North Carolina governor pledges aid to flooded historic town

Residents use their boats to get through flood waters from the North East Cape Fear River in the Riverbend Subdivision off Hwy 53 Thursday, Oct. 13, 2016. Flood waters from Hurricane Matthew are starting to crest in Burgaw, N.C. along Hwy 53 but are still heading down river towards Wilmington. (Ken Blevins/The Star-News via AP)

TARBORO, N.C. (AP) — In North Carolina, where flooding along rivers has eased enough for some residents to start returning to their homes, the governor has pledged help rebuild one of the hard-hit historic towns.

Gov. Pat McCrory on Thursday made an aerial tour of Princeville, one of the country’s oldest towns charted by African-Americans.

The town overrun by floodwaters created by Hurricane Matthew was also inundated in 1999 during Hurricane Floyd.

The governor said National Guard troops have been sent to Princeville with high-water vehicles to ensure no one loots stores or steals from vacant homes.

“I want to let them know we will be with you, and we’ll do everything we can to help you rebuild this city,” McCrory said. “And also, steps need to be taken where this won’t happen again in the future.”

McCrory said the flooding may be worse than what’s occurring to the south in Lumberton.

A team from the ASPCA works to bring a dog named Caroline to dry land after rescuing the animal from a nearby home surrounded by floodwater associated with Hurricane Matthew on Thursday, Oct. 13, 2016, in Lumberton, N.C.  The society said it has helped nearly 1,000 animals in the Carolinas and Georgia since Hurricane Matthew struck last weekend.   (AP Photo/Brian Blanco)
A team from the ASPCA works to bring a dog named Caroline to dry land after rescuing the animal from a nearby home surrounded by floodwater associated with Hurricane Matthew on Thursday, Oct. 13, 2016, in Lumberton, N.C.  (AP Photo/Brian Blanco)

The flooding triggered by heavy rain from Matthew — which killed more than 500 people in Haiti — has left at least 38 dead in the U.S.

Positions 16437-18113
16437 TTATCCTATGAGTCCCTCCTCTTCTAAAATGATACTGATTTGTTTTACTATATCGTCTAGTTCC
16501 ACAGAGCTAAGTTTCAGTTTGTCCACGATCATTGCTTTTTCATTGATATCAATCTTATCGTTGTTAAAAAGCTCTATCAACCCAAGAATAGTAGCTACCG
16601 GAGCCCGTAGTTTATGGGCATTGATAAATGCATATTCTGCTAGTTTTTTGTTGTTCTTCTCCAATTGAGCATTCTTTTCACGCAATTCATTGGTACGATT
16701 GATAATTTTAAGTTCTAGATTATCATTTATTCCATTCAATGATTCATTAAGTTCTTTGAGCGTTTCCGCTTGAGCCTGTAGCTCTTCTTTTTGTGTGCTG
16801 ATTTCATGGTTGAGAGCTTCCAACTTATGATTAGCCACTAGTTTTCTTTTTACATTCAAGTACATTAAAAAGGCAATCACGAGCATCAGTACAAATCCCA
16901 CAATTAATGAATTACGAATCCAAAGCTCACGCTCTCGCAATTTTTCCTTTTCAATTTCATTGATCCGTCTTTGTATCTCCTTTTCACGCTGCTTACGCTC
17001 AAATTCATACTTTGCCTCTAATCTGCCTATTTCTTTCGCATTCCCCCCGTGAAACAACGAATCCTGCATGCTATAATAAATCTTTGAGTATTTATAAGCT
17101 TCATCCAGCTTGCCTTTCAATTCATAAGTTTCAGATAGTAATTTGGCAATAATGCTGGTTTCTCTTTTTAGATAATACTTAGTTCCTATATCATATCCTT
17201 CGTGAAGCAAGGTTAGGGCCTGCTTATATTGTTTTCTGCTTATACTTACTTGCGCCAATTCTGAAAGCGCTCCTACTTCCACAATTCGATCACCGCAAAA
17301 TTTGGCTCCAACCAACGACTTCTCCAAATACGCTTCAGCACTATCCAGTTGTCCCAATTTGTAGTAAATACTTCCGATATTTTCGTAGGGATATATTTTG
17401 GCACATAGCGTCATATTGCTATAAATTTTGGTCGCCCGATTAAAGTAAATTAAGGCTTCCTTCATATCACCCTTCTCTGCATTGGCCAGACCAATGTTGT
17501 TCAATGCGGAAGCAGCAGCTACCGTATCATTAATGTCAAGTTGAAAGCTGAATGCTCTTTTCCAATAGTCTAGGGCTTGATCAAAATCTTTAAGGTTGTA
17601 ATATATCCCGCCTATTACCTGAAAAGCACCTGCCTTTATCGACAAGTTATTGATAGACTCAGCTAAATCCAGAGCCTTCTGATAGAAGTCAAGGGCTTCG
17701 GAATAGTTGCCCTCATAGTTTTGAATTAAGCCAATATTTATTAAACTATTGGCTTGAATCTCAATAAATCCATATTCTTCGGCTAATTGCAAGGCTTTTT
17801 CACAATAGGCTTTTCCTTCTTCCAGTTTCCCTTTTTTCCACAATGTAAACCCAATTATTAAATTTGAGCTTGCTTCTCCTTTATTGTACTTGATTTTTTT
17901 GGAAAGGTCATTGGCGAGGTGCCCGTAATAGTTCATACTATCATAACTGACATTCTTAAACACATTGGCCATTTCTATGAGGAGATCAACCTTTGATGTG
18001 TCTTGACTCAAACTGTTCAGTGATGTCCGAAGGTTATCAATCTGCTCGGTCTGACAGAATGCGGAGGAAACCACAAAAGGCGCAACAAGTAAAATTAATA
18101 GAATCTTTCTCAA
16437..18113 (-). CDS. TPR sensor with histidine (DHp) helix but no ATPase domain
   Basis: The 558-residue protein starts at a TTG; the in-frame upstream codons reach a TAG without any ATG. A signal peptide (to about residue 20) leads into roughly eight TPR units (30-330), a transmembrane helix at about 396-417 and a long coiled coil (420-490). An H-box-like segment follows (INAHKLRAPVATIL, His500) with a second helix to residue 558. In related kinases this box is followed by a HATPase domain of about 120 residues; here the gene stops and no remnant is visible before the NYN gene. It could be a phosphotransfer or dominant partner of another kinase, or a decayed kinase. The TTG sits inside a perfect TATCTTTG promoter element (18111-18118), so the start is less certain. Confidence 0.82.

McCrory said the number of statewide power outages continues to drop, down to about 44,000 from a peak of more than 800,000 Sunday. He reported the state’s death toll climbed to 22.

But McCrory said flooding continues to be a major problem in poor areas in the eastern part of the state.

“It’s a surreal experience to see this on a sunshiny day,” McCrory said.

Floyd roared ashore on Sept. 15, 1999, not long after another hurricane saturated the state. Two days later, the rising Tar River engulfed Princeville in water 20 feet deep near the town hall.

Princeville’s history as one of the country’s first towns created by freed slaves in 1865 helped boost a rebuilding effort. The Federal Emergency Management Agency gave $26 million to Princeville’s residents and another $1.5 million to the town.

 

Copyright 2016 The Associated Press. All rights reserved. This material may not be published, broadcast, rewritten or redistributed.

Leave a Reply

Fill in your details below or click an icon to log in:

WordPress.com Logo

You are commenting using your WordPress.com account. Log Out / Change )

Twitter picture

You are commenting using your Twitter account. Log Out / Change )

Facebook photo

You are commenting using your Facebook account. Log Out / Change )

Google+ photo

You are commenting using your Google+ account. Log Out / Change )

Connecting to %s